Zoning for each of Klein ISD’s 32 elementary and 10 intermediate schools will shift in the 2024-25 school year following the unanimous approval of a districtwide rezoning effort during the board’s Feb. 5 meeting.

KISD Chief of Staff Dayna Hernandez said the effort aims to:
  • Provide relief to enrollment numbers
  • Maximize facility usage at 95% utilization
  • Defer the timing of future school construction
District officials said the rezoning efforts are needed to address overcrowding at several campuses as the district moves forward with projects included in the roughly $895 million bond package approved by voters in May 2022.

However, some parents have expressed concern over the plan, citing transparency over the district’s community feedback process as an issue.

The overview

Hernandez said the biggest area of concern for future growth was in the northern portion of the district near the Grand Parkway, noting there was more stability in the southern end.

According to an October report from demographic firm Population and Survey Analysts, around 1,000 housing units are projected to be built in the northeastern portion of the district in City Place and along Gosling Road in the next 10 years.

Hernandez said most of the changes in the rest of the district are aimed at evening out enrollment among campuses.

Under the rezoning plan, Brill and Theiss elementaries’ enrollment numbers are projected to drop from 119% and 108% of the campuses’ capacities, respectively, to 87% and 99% in the 2024-25 school year.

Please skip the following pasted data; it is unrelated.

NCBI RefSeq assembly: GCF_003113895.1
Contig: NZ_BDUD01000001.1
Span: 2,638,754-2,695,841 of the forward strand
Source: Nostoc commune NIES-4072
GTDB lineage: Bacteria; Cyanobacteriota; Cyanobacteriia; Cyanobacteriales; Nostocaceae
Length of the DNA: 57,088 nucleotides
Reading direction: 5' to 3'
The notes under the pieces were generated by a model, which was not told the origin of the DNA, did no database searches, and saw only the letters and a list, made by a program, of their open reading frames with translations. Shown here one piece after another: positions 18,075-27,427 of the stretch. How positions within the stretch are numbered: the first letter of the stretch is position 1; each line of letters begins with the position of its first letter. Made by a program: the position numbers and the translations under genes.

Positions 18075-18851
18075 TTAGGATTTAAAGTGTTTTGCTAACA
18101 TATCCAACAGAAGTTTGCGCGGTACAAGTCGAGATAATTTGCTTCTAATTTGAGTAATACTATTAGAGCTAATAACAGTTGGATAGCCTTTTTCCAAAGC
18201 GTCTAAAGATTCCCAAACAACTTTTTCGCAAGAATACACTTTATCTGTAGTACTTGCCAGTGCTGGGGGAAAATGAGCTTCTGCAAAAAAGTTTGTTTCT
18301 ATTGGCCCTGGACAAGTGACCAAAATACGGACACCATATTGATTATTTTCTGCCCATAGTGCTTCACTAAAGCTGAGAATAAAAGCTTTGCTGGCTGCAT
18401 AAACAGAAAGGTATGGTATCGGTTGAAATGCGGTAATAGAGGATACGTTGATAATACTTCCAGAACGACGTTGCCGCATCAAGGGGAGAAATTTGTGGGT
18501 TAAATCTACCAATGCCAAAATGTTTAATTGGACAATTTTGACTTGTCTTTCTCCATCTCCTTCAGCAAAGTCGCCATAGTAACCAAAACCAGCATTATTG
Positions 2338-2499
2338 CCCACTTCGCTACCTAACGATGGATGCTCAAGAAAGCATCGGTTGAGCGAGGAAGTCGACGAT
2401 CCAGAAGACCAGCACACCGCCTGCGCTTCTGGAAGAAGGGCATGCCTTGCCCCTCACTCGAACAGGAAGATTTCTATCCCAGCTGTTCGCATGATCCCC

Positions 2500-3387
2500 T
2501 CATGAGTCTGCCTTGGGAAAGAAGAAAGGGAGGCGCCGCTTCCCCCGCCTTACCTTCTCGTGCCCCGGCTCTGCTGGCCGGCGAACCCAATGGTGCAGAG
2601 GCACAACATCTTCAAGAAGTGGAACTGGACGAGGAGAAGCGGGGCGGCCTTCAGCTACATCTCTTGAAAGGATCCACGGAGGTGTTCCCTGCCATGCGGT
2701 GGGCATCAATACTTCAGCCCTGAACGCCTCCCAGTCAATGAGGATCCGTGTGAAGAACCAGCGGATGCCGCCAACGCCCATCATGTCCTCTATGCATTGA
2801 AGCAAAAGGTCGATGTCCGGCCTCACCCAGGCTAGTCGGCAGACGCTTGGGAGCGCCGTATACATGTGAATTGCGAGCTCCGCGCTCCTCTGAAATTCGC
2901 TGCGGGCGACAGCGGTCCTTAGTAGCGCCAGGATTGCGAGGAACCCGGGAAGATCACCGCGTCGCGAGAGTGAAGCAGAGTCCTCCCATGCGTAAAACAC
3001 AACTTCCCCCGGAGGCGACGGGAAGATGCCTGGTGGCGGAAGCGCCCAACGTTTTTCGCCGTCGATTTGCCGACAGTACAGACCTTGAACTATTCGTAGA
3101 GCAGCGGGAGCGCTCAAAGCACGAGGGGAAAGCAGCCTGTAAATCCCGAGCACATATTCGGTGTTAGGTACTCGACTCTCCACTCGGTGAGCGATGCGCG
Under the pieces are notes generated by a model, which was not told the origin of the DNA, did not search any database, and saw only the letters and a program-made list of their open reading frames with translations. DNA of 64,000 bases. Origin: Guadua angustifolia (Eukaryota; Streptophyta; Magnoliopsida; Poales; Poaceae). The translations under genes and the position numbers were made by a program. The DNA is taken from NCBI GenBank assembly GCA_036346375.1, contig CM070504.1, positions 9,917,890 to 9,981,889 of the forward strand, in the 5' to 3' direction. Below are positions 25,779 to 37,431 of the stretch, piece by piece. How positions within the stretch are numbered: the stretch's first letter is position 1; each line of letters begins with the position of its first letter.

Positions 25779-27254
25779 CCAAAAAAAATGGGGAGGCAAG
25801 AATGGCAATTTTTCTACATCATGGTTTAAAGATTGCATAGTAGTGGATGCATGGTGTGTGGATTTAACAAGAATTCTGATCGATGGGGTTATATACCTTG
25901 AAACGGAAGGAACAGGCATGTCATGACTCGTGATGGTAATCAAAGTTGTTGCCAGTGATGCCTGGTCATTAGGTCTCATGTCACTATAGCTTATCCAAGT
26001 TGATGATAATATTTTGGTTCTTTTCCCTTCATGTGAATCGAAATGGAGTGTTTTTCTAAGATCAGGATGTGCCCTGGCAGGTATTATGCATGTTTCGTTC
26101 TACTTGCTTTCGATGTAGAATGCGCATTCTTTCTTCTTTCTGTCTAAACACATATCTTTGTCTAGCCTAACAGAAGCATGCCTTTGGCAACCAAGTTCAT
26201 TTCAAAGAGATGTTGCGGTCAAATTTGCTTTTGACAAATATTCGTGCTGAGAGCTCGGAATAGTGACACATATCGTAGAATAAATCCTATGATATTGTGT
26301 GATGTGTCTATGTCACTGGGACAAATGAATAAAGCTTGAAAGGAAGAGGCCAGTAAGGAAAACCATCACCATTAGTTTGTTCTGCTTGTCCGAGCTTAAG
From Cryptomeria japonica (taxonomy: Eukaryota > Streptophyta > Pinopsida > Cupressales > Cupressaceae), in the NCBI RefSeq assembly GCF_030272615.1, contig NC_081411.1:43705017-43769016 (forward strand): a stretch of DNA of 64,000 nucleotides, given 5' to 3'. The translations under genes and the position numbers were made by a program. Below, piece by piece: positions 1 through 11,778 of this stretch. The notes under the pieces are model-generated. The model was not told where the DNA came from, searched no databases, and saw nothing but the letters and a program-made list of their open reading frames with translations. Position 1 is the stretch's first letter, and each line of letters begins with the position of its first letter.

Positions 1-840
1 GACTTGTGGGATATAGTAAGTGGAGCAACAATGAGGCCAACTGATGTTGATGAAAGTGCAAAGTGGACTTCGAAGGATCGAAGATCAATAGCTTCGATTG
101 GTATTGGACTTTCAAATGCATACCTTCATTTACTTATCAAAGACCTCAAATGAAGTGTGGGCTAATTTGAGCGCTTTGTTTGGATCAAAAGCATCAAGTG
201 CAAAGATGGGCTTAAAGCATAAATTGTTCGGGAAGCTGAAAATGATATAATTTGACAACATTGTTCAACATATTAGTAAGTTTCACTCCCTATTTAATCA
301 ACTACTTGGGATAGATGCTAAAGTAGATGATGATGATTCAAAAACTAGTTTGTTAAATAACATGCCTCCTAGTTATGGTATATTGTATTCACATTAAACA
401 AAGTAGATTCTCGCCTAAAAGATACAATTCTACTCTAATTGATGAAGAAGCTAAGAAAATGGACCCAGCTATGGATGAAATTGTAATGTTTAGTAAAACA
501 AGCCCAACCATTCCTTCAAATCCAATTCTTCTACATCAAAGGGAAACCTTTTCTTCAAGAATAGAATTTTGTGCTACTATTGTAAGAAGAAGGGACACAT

As of Feb. 5, Hernandez said the district had reviewed more than 1,600 pieces of feedback from community members.

Regina Childress, a KISD parent, said she believes the district’s feedback process could have been more transparent.

Hernandez said reports from each of the district’s 170-member rezoning committee’s meetings have been posted on the KISD’s rezoning webpage.

A closer look

According to an October report from demographics firm Population and Survey Analysts, KISD’s enrollment is not expected to grow significantly in the next decade. However, Hernandez said rezoning will help balance enrollment across campuses as officials move forward with bond projects, including the construction of a new middle school and additional classrooms at Klein Cain and Klein Oak high schools.
What they're saying
  • “Feedback can often become emotional in a process like this, and we have to look at that, and we have to take that into consideration.” —Dayna Hernandez, chief of staff, Klein ISD
  • “It stands to reason that in 1,600-plus comments, there were likely valuable suggestions for large-impact changes that the public and school board may never know about.” —Regina Childress, parent, Klein ISD
What's next

KISD’s new zoning boundaries will go into effect beginning in the 2024-25 school year.

Officials said families residing in newly rezoned areas will receive detailed communications about the changes and how they will affect their families. Additionally, campus principals will arrange welcome nights and opportunities for families to visit their newly zoned schools.

Hernandez said she believes the plan will put the district in a good position moving forward.

"When you’re rezoning 43 schools, 4,400 streets and close to ... 25,000 kids that were a part of this process, you need to make sure you don’t make a mistake along the way,” Hernandez said. “We used the most reliable data from the expertise that we have to make the best decisions for the school district and the resources we have.”